Haitian doctor watches unrest in his country from Perryville

February 24, 2004|LIZ MAPLES

As thousands of protesters fill the streets of Dr. Carl Puzo's home in Port-Au-Prince, Haiti, he watches on CNN from Kim Divine's living room in Perryville.

Puzo has come to Central Kentucky to visit missionaries and churches here that have helped the hospital, Maternite Issaie Jeanty Chancerelles, where he works.

As the uprisings escalated on Sunday, Puzo visited Doctor's Fork Baptist and Hedgeville Baptist churches. He told the members there that he is not worried about his wife and children who stayed behind in Port-Au-Prince. Two days before he left, someone was shot 200 meters from his house; still, he isn't worried.

"I believe that I am covered by the blood the Lord shed," he said. "My wife, kids, family and people at the hospital know Christ and respect his ways."


He is skittish about discussing politics. Instead he prefers to talk about the health needs of the people in Haiti.

Rebels are trying to oust President Jean-Bertrand Aristide. They have reportedly taken over the country's largest city, Cap-Haitien, and warn that next they will go into Port-Au-Prince.

Aristide has agreed to replace the prime minister and government. The turmoil in the country still appears to be far from over. The United States has asked all U.S. citizens, who are not on government business, to leave the country while commercial air service is still in operation.

Puzo is prepared to go home, if air travel from Miami to Haiti is going to be stopped. He doesn't want to be separated from his family.

However, while he is here he wants to do what he can to gather supplies for his hospital and patients, who desperately need it. He says that improving the health care system should be an important part of any changes in the government.

Port-Au-Prince's population has boomed in the past decade because people in the rural, mountain areas are coming to the city looking for jobs. The growth has strained the health care system, which has stayed the same and now struggles to keep up with demand.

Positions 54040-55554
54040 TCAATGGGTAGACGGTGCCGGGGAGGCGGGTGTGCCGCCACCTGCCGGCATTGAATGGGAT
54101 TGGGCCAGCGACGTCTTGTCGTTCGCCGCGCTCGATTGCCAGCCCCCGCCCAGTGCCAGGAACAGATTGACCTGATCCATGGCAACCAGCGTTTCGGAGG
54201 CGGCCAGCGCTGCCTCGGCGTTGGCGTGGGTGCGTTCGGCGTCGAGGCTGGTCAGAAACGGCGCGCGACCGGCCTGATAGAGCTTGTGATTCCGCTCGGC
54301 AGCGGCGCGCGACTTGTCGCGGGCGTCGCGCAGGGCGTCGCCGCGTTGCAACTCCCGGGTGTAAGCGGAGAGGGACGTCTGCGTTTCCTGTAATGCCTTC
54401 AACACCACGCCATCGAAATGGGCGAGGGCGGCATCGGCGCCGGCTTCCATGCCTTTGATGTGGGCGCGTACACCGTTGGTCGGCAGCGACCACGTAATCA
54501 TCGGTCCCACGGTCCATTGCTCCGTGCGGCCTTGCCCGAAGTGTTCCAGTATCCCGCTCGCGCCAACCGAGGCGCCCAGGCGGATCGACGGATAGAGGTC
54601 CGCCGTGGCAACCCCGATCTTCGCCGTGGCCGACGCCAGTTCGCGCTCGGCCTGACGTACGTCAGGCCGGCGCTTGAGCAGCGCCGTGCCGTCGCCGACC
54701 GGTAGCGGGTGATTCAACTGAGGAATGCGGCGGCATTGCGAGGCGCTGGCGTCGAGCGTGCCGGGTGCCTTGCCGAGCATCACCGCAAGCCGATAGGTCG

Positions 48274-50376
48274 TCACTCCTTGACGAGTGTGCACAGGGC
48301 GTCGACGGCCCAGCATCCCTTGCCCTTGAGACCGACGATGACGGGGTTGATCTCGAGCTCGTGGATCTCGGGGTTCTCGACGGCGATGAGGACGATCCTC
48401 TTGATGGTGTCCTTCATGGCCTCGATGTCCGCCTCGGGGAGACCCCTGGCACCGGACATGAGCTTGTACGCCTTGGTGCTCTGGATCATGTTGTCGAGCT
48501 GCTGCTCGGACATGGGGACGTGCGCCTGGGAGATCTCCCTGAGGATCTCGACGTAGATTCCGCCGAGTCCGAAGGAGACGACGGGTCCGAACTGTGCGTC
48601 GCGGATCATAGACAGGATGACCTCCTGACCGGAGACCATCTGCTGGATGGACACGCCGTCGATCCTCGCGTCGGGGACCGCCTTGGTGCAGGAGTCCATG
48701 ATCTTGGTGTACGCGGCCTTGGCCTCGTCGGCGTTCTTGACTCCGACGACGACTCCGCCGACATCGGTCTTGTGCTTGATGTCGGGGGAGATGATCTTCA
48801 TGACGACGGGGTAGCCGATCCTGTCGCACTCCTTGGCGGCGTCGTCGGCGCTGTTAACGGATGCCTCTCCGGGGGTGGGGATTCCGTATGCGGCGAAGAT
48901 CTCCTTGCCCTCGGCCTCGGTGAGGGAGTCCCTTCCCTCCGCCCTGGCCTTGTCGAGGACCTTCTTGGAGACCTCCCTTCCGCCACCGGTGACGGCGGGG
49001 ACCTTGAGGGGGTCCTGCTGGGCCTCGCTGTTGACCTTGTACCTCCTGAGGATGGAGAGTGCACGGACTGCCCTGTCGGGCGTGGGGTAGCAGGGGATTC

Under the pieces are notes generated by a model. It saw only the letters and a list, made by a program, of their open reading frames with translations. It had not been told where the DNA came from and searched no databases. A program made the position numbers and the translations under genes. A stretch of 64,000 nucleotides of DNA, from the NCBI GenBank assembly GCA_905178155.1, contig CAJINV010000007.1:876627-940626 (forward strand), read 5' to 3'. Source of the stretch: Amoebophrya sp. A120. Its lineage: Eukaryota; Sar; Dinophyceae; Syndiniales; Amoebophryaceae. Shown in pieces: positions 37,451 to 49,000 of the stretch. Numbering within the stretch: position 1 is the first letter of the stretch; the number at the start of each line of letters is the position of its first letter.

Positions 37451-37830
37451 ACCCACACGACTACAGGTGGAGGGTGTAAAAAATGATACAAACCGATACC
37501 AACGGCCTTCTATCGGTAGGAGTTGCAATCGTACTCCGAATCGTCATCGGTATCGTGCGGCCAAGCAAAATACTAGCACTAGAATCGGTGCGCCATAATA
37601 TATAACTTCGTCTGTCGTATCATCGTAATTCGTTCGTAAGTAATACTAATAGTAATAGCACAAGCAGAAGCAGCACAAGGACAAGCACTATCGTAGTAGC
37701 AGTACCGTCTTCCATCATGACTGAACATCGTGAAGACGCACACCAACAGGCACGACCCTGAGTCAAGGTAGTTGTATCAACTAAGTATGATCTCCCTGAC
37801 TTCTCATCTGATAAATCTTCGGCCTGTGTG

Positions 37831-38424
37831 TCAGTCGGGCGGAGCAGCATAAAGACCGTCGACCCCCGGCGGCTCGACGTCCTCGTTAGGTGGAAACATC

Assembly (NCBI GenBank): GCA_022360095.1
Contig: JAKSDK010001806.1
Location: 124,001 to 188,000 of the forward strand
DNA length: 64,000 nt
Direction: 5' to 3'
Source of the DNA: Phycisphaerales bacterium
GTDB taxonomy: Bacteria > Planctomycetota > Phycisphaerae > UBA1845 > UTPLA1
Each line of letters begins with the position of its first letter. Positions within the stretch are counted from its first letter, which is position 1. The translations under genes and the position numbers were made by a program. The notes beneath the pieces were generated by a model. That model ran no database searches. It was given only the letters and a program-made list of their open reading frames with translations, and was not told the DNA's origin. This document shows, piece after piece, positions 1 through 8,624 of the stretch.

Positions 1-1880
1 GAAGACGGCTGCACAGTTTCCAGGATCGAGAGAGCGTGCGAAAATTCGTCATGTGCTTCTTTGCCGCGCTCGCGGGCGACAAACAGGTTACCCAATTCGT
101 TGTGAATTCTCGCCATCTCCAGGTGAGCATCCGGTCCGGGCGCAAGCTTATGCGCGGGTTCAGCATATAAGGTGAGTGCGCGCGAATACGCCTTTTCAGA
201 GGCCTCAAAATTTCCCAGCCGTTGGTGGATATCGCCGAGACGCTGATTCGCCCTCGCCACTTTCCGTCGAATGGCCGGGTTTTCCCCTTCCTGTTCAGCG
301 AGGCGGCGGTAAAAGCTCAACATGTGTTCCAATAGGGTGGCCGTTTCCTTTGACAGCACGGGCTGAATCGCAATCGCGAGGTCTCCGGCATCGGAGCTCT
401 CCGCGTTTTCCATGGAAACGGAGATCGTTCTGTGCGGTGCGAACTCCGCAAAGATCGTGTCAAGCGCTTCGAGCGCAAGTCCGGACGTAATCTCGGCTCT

There is a shortage of basic medical supplies. Sometimes Puzo has to turn patients away because he doesn't have disposable gloves to do surgeries. Those patients are referred to other hospitals that may be full or unable to provide care.

The hospital is not up to par even with Haitian standards of sterility, which are far below those in the U.S. When area missionaries went in January to paint at Maternite Issaie Jeanty Chancerelles they had to leave the first day because of dried blood and needles on the floor of a ward. Haitians were hired to clean the room, and the missionaries returned to paint. But they still had to avoid one examination room because the walls were splattered with dried blood.

Divine has worked with Crusades for Christ, a London-based ministry, to get disinfectant products, so that the hospital staff can clean. She has also worked to get equipment to set up a lab, and has found mattresses, IVs and other supplies for the hospital.

Crusades' work has improved services for patients by 30 percent, Puzo said.

80 percent unemployment and an average salary of $30 a month

Maternite Issaie Jeanty Chancerelles is a state-run hospital. Patients there used to be able to go for free, but now have to pay a small fee to cover basic costs. The bill to have a baby is $7.50. This is still a staggering cost in a country where there is 80 percent unemployment and the average salary is $30 a month.

Born in Haiti, Puzo left when he was 9-years-old and didn't return until 1994. He was practicing medicine in Boston and went back to visit his family. Like many of the Kentucky missionaries, Puzo said the conditions shocked him.

He and his family decided to move back to Haiti and try to help. Now he runs Health Outreach Haiti, an organization that helps train doctors and treats people in the countryside.

At 5:30 a.m. people start knocking on his door, asking for help. Puzo said he spends 60 -100 percent of his time volunteering his services. The work demand is inexhaustible, he said.

"Think about trying to live on $1 day in a country where there is no electricity, no running water and not enough schools or work," he said. "All of this affects the people's health."

If a person has a fever they will first try to cure it with home remedies, like an orange-leaf tea. The person may have Typhoid Fever or Malaria, but the remedy will bring down the temperature for a few days. By the time they decide to go to the doctor, the situation is advanced.

While he is here, Puzo has asked the members of the missionary churches to keep praying and supporting Crusades' work with Haiti and his hospital.

He tried to illustrate the situation to the people at Doctor's Fork Baptist Church by telling them that there are people who have lived 85 years and have never had a slice of ham.

"Go to Haiti and see what I am trying to tell you," he said. "You are blessed here."

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